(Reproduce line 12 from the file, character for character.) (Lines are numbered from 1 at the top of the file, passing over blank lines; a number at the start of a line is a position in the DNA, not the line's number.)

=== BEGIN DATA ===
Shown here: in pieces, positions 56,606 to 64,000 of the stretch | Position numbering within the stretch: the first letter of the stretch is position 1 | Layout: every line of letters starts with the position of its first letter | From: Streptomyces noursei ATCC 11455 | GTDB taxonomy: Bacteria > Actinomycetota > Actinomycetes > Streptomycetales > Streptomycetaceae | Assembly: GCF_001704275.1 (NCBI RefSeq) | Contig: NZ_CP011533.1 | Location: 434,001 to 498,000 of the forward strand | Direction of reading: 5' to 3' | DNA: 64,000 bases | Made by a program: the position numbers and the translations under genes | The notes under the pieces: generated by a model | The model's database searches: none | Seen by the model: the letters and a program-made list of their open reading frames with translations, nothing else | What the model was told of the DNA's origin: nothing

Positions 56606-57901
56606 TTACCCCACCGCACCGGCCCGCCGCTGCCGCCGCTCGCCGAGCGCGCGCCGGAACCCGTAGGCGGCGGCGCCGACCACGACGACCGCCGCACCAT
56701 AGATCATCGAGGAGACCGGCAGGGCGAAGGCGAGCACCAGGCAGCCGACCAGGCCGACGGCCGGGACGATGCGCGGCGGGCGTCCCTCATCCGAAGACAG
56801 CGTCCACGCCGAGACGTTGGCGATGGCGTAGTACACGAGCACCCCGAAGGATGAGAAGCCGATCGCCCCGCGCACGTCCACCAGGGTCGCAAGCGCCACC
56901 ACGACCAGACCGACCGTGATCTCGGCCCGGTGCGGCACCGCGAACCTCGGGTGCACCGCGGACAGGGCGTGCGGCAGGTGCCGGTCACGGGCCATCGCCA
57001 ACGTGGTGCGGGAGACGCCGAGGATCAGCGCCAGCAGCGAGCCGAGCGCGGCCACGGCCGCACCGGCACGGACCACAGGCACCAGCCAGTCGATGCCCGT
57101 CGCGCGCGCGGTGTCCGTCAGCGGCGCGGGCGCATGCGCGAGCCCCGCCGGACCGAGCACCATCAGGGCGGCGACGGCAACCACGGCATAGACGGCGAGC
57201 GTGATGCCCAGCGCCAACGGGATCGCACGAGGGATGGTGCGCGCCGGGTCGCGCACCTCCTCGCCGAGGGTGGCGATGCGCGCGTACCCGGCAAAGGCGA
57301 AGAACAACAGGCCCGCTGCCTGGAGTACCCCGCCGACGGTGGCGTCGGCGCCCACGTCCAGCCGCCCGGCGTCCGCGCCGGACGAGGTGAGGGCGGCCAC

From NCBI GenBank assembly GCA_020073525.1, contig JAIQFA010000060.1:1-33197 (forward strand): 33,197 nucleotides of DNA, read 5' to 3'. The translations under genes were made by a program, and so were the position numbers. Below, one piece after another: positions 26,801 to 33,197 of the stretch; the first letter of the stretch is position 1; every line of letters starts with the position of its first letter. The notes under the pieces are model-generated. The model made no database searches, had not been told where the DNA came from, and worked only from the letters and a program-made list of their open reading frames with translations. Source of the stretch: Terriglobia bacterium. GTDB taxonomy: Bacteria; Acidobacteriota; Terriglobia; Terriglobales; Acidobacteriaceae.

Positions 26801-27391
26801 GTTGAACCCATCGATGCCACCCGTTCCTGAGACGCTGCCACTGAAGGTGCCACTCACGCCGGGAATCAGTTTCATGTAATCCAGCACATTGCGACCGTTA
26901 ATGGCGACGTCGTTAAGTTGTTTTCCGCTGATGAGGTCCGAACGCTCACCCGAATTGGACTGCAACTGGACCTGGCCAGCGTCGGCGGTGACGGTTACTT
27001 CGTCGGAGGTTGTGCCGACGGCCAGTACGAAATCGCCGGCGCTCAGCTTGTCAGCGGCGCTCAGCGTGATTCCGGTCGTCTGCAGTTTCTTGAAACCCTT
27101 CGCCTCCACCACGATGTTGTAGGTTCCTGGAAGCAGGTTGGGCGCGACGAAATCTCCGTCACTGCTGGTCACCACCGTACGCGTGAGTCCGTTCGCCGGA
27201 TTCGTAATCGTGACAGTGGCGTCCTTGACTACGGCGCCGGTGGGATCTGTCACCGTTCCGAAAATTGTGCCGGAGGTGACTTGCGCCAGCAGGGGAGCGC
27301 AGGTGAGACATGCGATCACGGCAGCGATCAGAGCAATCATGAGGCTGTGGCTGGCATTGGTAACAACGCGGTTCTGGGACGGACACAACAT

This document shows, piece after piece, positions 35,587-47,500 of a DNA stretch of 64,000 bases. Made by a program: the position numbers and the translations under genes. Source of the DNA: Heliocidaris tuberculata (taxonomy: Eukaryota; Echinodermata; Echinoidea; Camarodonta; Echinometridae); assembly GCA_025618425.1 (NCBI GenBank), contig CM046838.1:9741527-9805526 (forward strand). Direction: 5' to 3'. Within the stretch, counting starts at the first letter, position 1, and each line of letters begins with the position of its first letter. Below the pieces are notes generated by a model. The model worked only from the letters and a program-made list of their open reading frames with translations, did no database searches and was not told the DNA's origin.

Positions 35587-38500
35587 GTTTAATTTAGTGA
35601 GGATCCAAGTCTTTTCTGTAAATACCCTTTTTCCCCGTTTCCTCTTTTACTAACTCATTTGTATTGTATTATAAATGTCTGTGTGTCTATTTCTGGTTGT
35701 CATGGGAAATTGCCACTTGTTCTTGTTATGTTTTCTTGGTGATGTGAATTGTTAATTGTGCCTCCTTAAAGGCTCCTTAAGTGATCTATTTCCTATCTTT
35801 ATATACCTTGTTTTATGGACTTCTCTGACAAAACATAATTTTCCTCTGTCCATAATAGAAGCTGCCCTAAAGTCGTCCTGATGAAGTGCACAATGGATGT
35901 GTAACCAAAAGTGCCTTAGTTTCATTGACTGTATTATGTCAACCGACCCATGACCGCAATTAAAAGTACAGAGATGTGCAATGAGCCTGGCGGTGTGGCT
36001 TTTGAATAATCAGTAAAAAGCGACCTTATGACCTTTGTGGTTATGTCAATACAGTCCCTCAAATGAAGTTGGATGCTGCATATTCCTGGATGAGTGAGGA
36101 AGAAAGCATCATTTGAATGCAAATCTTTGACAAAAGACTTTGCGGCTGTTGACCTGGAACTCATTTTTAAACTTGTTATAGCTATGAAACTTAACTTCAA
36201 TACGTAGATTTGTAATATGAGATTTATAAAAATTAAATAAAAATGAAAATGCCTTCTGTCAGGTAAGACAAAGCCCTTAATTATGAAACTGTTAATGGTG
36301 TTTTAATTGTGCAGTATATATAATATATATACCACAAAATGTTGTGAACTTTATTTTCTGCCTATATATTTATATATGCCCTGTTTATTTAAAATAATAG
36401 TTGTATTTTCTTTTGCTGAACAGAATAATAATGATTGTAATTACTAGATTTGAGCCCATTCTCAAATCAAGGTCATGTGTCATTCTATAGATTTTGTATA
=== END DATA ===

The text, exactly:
Positions 26801-27391